Texture makes a bid to become the world’s go-to platform of the energy transition

Platform is a word that gets tossed around a lot in technology circles, so much so that it’s often misused. But here’s the basic business school definition: A platform is a company or business model that creates more value for participants than it captures for itself.

Consider that some of the most successful companies in tech have helped other businesses make more money in aggregate than they make for themselves. A couple decades ago, Microsoft made lots of money facilitating the PC revolution. More recently, Apple said that developers that used its App Store generated $1.1 trillion in sales in 2022, nearly triple what the company made itself that year.

Serial startup veteran Sanjiv Sanghavi, who has logged experience as the co-founder of ClassPass and chief product officer at Arcadia, thinks it’s high time the energy transition birthed its equivalent. In fact, he spent years as a venture partner at Day One Ventures looking in vain to invest in such a company. “So I decided to go and build it,” he told TechCrunch.

Sanghavi’s newest company, Texture, seeks to become a common data collection and sharing platform for renewable power sources like wind, solar, and batteries. “We’ve done a really exceptional job of distributing hardware over the energy grid in the last decade. Making solar affordable, making batteries affordable, getting EVs out there,” he said. Each solar array or battery installation doesn’t have the power to bring clean, affordable power to the grid on its own. In aggregate, though, they have a much better chance at displacing fossil fuels.

But many of those systems come from different manufacturers, making basic communication between them challenging, let alone anything that looks like interoperability. “If there’s a lack of standards, there’s a lot of walled gardens being built,” Sanghavi said. “Our view is that Texture can provide the technology stack that should accelerate everybody on top of it.”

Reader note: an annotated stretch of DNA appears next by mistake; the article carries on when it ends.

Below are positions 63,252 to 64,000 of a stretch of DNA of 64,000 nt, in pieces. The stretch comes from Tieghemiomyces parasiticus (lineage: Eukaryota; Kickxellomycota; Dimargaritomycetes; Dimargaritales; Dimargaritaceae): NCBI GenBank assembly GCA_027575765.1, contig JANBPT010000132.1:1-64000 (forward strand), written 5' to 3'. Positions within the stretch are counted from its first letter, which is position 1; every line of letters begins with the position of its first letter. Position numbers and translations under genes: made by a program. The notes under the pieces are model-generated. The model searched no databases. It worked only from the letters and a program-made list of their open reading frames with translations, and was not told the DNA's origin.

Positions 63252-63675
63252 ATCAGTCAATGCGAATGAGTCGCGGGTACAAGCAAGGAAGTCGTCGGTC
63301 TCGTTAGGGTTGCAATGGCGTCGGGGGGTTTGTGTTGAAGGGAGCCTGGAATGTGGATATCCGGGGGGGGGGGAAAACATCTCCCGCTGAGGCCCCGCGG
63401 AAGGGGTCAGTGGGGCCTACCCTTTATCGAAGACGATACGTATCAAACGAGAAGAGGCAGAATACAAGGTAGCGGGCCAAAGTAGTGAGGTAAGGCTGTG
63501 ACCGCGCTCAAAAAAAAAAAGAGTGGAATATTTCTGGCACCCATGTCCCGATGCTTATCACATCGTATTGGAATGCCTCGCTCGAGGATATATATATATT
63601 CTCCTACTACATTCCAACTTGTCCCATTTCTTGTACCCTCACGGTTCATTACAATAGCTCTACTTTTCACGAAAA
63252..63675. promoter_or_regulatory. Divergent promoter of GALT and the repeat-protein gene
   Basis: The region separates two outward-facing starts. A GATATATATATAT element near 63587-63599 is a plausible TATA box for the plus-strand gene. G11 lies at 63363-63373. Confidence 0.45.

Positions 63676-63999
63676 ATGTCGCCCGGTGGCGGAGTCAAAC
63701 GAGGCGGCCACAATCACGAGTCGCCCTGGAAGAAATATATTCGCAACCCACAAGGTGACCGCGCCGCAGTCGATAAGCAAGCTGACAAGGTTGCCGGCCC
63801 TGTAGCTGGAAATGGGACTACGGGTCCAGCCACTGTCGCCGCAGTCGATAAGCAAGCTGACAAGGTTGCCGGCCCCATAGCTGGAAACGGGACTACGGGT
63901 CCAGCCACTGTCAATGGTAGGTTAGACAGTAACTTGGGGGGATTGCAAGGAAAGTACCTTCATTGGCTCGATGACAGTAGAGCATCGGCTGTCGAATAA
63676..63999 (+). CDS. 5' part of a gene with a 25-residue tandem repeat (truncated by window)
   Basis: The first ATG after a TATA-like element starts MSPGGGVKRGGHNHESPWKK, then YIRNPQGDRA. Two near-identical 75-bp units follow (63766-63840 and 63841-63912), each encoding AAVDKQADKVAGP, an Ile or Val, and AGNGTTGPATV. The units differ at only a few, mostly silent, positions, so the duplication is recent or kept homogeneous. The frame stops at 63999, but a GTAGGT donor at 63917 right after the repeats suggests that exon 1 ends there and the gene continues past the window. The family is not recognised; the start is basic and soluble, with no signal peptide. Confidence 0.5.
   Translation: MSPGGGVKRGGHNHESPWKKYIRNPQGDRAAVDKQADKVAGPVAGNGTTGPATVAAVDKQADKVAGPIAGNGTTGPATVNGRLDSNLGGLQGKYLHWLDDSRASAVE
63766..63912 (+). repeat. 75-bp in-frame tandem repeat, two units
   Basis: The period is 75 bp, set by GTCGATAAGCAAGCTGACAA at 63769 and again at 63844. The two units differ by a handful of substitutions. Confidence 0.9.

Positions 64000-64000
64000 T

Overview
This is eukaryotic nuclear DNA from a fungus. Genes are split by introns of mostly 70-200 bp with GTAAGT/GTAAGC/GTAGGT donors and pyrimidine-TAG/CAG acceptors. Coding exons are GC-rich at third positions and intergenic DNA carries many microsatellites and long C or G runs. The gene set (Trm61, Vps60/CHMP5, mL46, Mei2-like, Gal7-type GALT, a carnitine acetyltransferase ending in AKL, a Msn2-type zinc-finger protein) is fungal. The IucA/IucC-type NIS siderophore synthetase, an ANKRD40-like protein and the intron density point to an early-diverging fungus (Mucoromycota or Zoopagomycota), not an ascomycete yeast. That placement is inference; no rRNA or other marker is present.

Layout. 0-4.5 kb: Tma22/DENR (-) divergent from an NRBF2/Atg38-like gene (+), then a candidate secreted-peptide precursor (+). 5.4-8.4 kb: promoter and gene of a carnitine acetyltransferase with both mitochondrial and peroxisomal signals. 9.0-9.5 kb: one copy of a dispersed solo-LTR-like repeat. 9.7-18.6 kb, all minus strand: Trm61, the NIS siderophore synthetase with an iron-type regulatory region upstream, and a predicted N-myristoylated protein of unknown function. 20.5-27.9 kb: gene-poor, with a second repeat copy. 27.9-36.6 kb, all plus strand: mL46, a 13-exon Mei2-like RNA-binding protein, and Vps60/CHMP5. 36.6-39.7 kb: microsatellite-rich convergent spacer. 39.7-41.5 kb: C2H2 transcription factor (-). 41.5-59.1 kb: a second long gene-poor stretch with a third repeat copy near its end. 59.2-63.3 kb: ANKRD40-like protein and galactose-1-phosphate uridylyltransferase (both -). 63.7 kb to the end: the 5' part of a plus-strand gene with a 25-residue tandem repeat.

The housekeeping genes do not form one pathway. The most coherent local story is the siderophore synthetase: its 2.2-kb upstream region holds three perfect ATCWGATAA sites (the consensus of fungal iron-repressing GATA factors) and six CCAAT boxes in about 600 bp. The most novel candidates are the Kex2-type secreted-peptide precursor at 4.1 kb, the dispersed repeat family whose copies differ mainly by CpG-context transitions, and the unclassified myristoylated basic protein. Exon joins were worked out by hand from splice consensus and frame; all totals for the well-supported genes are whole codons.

The company is incorporating data directly from the equipment itself. When manufacturers have APIs available, it connects with those directly, similar to how Plaid connects with banks. For those that don’t, it will work to build the necessary software to make the connections possible. Battery manufacturers, for example, may not prefer to maintain an API themselves since it’s not one of their core competencies.

In other cases, where a solution already exists, it works with a third party. “One of the tenets of Texture really is not to rebuild everything. There are companies out there that are tracking electricity usage, grid status, and their meter data, tariff data,” Sanghavi said. “Why don’t we work together?”

On the other end of the equation, target customers for Texture’s product include installers, who might sell monitoring and maintenance plans, and virtual power plant operators, who would benefit from being able to include batteries from a range of manufacturers. By having more data, each of these would be able to sell more of their product. Texture charges customers by how many megawatts they have under management.

The company recently raised a $7.5 million seed round from Abstract Ventures, Day One Ventures, Equal Ventures, Lerer Hippeau, and a handful of angels, including Kiran Bhatraju, CEO of Arcadia. It plans to use this money to further develop and test the product with the first set of customers.

Not every supplier has opened their products to Texture yet, but Sanghavi is obviously hoping they will. Sure, they could charge for API access now, he said, but he thinks Texture’s pitch to them will resonate: “If you play as part of the ecosystem, you expand the market an exponential amount of times. Even if your market share remains the same, your business becomes five times bigger.” If Texture succeeds in delivering on that promise to customers, then it will truly be a platform for the energy transition.


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